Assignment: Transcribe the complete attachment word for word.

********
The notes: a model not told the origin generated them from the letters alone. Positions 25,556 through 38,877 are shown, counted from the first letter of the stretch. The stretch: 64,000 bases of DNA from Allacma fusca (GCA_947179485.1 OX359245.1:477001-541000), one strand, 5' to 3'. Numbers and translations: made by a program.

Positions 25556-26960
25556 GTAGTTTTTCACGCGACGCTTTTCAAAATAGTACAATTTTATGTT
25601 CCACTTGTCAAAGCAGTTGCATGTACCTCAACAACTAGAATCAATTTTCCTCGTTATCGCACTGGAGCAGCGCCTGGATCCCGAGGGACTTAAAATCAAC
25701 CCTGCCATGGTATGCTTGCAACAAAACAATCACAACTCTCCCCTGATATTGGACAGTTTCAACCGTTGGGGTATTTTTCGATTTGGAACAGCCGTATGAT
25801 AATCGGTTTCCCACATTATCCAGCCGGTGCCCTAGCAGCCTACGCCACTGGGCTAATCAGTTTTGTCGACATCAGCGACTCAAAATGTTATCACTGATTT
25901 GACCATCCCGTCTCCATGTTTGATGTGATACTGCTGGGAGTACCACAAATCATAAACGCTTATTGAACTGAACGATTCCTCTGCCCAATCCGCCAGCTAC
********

The notes: a model not told the origin generated them from the letters alone. Positions 25,556 through 38,877 are shown, counted from the first letter of the stretch. The stretch: 64,000 bases of DNA from Allacma fusca (GCA_947179485.1 OX359245.1:477001-541000), one strand, 5' to 3'. Numbers and translations: made by a program.

Positions 25556-26960
25556 GTAGTTTTTCACGCGACGCTTTTCAAAATAGTACAATTTTATGTT
25601 CCACTTGTCAAAGCAGTTGCATGTACCTCAACAACTAGAATCAATTTTCCTCGTTATCGCACTGGAGCAGCGCCTGGATCCCGAGGGACTTAAAATCAAC
25701 CCTGCCATGGTATGCTTGCAACAAAACAATCACAACTCTCCCCTGATATTGGACAGTTTCAACCGTTGGGGTATTTTTCGATTTGGAACAGCCGTATGAT
25801 AATCGGTTTCCCACATTATCCAGCCGGTGCCCTAGCAGCCTACGCCACTGGGCTAATCAGTTTTGTCGACATCAGCGACTCAAAATGTTATCACTGATTT
25901 GACCATCCCGTCTCCATGTTTGATGTGATACTGCTGGGAGTACCACAAATCATAAACGCTTATTGAACTGAACGATTCCTCTGCCCAATCCGCCAGCTAC